From the time she came out, Katie faced many people who disapproved of her life style, “ I came out and was sent to a conversion camp, when I came back I told myself I tried to like guys, until I was 19 or 20 and got with my ex-wife.” My best friend even called me a lemon licker and never to talk to her again…. (which she laughs about) “We went through a pretty long period where she didn’t accept me.” Katie felt vulnerable and alone in a time in her life where she really needed someone there for her. It appears she had very little support in her life, from her best friend calling her a lemon licker and to never speak to her again, to her very religious family sending her to a conversion camp, thinking they could wash the gay away. “My grandma didn’t talk to me for a long time, my mom kept saying it was a phase, it was a phase, and it probably took her about two-years of me and my ex-wife being together to be like ‘this is not a phase’….The man I consider my dad didn’t accept it until he saw me with my current wife, he loves Tori” (Shattuck). She was practically alone in her feelings, yet Katie stayed strong, she knew how she felt and was not backing down no matter who stepped in her way. Katie faced her family and friend’s hatred of her lifestyle until they finally came to realize that this was not a faze at all but how Katie was going to live her life from here on out. Having her current wife in the picture helped to solidify her stance. “Having Tori like actually be around, this is where my family can see how we are, my mom said a few days ago she can see how happy I am now compared to when I was so depressed,” (Shattuck). She says her life is in a much better place now that not only has she come to love the fact that she is gay, but her friends and family have rallied behind her as well and love her new wife!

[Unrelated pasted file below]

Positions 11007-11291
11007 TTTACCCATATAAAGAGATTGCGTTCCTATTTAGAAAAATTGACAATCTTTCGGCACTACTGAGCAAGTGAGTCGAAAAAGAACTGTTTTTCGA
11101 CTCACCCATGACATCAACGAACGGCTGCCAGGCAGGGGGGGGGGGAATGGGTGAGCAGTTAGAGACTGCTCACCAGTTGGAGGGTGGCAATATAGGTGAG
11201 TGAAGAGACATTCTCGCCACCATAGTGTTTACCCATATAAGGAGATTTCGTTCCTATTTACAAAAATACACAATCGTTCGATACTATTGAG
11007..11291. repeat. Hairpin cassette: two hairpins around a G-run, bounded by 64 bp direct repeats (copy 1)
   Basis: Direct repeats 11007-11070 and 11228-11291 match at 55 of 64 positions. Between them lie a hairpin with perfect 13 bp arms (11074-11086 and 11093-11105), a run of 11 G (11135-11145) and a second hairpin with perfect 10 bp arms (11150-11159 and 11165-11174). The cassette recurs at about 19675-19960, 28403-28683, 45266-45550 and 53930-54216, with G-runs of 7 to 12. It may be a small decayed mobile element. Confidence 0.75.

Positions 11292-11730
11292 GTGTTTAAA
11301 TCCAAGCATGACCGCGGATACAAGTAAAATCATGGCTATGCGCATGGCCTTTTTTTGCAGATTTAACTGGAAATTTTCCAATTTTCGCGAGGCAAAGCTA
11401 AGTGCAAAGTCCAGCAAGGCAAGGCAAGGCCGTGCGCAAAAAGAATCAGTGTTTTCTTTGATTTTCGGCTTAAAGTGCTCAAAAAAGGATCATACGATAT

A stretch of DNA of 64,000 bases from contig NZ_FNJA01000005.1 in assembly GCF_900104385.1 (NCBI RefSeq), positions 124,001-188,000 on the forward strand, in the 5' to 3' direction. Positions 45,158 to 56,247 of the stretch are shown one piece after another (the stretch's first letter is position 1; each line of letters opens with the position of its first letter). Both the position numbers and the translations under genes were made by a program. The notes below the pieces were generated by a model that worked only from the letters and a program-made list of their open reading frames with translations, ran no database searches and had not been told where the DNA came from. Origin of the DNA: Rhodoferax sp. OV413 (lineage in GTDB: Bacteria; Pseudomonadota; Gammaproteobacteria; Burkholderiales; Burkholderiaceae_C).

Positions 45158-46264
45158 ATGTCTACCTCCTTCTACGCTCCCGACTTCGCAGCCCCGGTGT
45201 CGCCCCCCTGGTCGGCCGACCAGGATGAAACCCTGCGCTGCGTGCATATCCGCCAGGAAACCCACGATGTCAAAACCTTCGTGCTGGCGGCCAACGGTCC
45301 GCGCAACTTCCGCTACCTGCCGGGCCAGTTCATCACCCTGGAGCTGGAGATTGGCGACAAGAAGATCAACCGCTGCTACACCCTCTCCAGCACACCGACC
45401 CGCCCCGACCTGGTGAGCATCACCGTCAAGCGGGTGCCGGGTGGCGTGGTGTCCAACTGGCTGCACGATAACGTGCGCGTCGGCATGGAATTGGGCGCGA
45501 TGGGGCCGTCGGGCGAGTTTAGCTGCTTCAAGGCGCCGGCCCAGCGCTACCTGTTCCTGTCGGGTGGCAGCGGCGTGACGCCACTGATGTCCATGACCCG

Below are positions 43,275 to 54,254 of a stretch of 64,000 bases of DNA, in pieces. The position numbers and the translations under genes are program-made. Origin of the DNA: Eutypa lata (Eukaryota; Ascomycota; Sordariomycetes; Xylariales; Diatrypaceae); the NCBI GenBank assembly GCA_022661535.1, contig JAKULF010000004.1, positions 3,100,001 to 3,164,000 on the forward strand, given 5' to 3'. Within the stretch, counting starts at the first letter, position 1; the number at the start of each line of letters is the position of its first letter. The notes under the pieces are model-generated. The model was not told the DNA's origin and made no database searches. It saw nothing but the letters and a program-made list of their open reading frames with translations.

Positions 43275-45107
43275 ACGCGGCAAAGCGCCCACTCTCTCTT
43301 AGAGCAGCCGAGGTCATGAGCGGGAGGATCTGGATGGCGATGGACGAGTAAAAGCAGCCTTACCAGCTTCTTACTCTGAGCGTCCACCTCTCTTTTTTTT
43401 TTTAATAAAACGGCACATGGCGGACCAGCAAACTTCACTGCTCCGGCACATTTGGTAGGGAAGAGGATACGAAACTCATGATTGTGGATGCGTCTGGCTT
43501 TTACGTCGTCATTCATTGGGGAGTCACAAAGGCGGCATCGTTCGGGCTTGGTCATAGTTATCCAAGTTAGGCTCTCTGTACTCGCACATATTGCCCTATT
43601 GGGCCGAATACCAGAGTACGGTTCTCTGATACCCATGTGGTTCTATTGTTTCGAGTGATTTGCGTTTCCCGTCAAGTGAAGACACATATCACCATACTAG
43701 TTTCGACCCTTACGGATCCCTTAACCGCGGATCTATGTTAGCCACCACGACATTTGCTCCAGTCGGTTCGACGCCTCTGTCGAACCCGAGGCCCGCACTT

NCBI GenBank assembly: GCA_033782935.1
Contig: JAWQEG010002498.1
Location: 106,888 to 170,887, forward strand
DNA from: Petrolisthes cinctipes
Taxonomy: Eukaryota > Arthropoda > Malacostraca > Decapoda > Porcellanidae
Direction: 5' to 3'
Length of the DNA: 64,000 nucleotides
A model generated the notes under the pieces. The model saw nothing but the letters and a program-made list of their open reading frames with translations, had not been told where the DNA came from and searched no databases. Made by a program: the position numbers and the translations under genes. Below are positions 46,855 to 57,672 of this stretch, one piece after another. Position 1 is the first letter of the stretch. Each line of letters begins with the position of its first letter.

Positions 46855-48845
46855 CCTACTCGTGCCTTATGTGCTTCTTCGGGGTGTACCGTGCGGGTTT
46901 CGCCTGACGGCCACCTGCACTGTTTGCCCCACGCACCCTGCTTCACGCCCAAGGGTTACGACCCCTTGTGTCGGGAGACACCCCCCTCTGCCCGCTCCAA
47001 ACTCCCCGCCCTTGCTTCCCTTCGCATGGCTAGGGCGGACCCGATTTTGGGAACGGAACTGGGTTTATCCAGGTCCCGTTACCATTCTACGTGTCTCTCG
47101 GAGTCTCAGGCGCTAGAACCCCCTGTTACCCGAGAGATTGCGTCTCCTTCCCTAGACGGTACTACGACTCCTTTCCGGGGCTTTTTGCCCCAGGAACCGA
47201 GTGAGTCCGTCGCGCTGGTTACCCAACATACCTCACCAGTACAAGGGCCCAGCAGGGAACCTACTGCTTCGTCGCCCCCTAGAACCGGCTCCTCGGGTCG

It has been a struggle for decades, for same sex couples to have the same simple rights as everyone else. To be able to date whoever they want, wherever they want and not face discrimination. For same sex couples to marry their partner without fear of prosecution, and lack of ability to be there for their spouse the way a heterosexual marriage would be able to. “There are people that have been together for so long that just want that same right, like when can’t I have the same right as my best friend, who is straight marrying her husband?” (Shattuck). Where we have gone great lengths in making same sex marriage as equal as any other union, we still have a long way to go. Many still think poorly of these lifestyles and make living openly very hard for those simply seeking equality. Katie had some words of advice for those wanting to come out and who may be struggling with their sexuality and she shared a quote I was rather fond of, “It’s here, its legal, and it’s not going anywhere. So, at some point, they have to be ok with it” (Shattuck). I think this is a great way to look at it, that eventually we as a collective are going to have to get over the fact that there are people out there that do not all think the same, and to get over it. We are all people, who bleed the same color as the rest, all seeking happiness in our own ways. Who are we to tell anyone their way is wrong simply because it does not match ours? We should all love and let love.
“Gay Rights: Do People Deserve the Same Rights and Protections Regardless of Sexual Orientation, Including the Right to Marry?” Issues & Controversies, Infobase, 23 July 2018, https://icof-infobaselearning-com.lcc.idm.oclc.org/recordurl.aspx?ID=6339. Accessed 12 Nov. 2019.
Shattuck Kaitlyn, Personal Interview, Nov. 12, 2019.
Professor Christopher Manning had this to say about Kasey Welch’s work. “Kesey chose a good subject by reaching out to an acquaintance. She could have trusted her details more and added more of them and more description. Perhaps a line edit would have helped to make the tone less formal.”